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Commissioner Cook Speaks at Ribbon Cutting for Brushy Creek Regional Trail and Dam 7 Improvements

April 18, 2018

  • 19 April 2018
  • Author: Doris Sanchez
  • Number of views: 5840

Commissioner Cook speaks with a mic at a podium outside at Dam 7 with two people sitting behind her.Commissioner Cook speaks on the expansion of the Brushy Creek Trail at the Dam. Below are her remarks:

We’ve waited far longer than we had hoped to have continuity in the Brushy Creek Regional Trail, however, this section reflects an upgrade in our trail design to resist erosion and continuous maintenance challenges.  With the backdrop of a newly rehabilitated dam reminding us the importance of flood control in the Brushy Creek watershed, this deeply loved trail will prevail thru our many heavy rains and give us many, many years of support for our outdoor endeavors.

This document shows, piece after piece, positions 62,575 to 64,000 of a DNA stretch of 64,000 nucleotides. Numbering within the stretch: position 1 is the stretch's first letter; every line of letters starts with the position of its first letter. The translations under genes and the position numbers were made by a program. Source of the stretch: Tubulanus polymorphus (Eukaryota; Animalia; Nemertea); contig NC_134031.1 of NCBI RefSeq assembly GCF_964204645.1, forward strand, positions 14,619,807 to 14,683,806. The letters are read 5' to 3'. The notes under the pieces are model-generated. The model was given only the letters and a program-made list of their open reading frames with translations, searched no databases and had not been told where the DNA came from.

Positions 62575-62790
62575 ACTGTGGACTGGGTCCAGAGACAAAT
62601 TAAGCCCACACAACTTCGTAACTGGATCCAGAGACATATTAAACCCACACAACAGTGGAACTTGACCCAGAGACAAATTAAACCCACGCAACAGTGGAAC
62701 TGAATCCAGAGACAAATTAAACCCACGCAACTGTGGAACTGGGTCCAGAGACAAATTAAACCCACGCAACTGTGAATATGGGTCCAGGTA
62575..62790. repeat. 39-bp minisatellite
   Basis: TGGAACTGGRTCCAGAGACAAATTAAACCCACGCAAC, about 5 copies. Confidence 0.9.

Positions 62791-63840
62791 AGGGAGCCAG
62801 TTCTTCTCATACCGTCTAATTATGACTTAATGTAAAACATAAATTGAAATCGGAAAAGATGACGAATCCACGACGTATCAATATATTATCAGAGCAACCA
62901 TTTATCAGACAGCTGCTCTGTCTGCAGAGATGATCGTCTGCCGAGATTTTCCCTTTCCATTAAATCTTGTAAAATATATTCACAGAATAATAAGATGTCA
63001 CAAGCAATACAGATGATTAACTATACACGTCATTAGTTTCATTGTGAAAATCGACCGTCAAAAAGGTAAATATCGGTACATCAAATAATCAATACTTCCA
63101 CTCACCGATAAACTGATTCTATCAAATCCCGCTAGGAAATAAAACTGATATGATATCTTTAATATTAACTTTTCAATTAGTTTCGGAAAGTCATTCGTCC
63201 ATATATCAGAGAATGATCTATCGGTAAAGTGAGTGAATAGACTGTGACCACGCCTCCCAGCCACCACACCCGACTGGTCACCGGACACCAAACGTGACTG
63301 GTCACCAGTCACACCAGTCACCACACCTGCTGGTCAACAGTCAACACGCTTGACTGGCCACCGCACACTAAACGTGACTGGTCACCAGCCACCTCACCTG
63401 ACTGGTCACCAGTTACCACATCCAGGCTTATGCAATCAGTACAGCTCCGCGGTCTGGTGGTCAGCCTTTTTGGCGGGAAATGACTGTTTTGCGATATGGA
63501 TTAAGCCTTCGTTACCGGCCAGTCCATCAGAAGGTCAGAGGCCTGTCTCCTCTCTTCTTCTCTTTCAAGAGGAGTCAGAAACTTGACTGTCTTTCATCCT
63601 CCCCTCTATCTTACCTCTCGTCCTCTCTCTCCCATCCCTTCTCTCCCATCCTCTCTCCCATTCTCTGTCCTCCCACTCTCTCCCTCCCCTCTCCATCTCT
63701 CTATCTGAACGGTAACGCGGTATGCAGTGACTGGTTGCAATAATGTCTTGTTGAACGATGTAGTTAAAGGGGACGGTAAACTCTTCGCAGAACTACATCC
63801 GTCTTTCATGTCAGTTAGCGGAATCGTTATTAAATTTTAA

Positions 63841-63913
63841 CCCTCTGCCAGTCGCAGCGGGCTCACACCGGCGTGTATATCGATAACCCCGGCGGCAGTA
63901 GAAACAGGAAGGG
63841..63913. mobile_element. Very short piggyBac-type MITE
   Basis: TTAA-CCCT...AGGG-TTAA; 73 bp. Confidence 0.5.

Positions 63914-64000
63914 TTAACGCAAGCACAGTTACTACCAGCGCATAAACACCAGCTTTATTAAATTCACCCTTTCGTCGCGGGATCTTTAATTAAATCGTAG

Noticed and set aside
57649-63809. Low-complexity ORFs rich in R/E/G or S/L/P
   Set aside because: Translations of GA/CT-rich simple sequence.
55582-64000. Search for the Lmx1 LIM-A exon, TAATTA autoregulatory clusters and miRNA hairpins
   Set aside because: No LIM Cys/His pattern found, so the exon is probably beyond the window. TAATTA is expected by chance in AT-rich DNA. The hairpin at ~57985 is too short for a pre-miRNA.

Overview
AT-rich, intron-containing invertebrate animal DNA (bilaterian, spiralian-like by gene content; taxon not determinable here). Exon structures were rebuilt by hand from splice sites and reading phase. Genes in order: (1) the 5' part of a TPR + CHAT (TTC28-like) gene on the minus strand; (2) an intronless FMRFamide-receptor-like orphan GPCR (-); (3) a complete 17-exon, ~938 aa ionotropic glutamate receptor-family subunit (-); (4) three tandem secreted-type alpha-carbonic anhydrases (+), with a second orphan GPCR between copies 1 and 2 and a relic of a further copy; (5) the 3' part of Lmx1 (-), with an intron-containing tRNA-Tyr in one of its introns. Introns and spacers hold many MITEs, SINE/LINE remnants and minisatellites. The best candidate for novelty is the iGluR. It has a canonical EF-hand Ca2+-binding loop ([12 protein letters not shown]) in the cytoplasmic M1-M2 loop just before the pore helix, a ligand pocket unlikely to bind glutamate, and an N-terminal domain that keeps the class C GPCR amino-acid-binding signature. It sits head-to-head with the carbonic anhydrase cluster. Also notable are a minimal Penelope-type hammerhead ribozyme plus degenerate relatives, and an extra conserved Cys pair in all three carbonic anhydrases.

I want to thank all of you for coming today.

To Jonathan Wagner and Brent Baker of studio 16:19, thank you for all your work on the landscape design for this trail.

My gratitude to the work of ESD Southwest and Robert Mashewske for the testing of our concrete – counting on it lasting for my lifetime despite the heavy load of people who will be using this section of the trail.

And finally, thank you to Lamont Navarrette and Mark Williamson of Westar Construction for persevering and making this trail a reality.

Several people are holding the ribbon and the man at the front is cutting the ribbon.

Right: The Ribbon Cutting with everyone involved in the improvement of Dam 7, six miles west of Round Rock in the Upper Brushy Creek Water Control and Improvement District (WCID) and those responsible for the design and expansion of the Brushy Creek Regional Trail. 


Still Standing After All These Years:

The Saga of the Brushy Creek Water Control and Improvement District Dams

  • 19 April 2018
  • Author: Doris Sanchez
  • Number of views: 6118

A view of Coupland dam and land surrounding it.

Floods and droughts are the bane of Central Texas. Seems to be either too much water or not enough. Today, we have a series of dams across the southern region of Williamson County in the Brushy Creek Watershed. How did they come to be?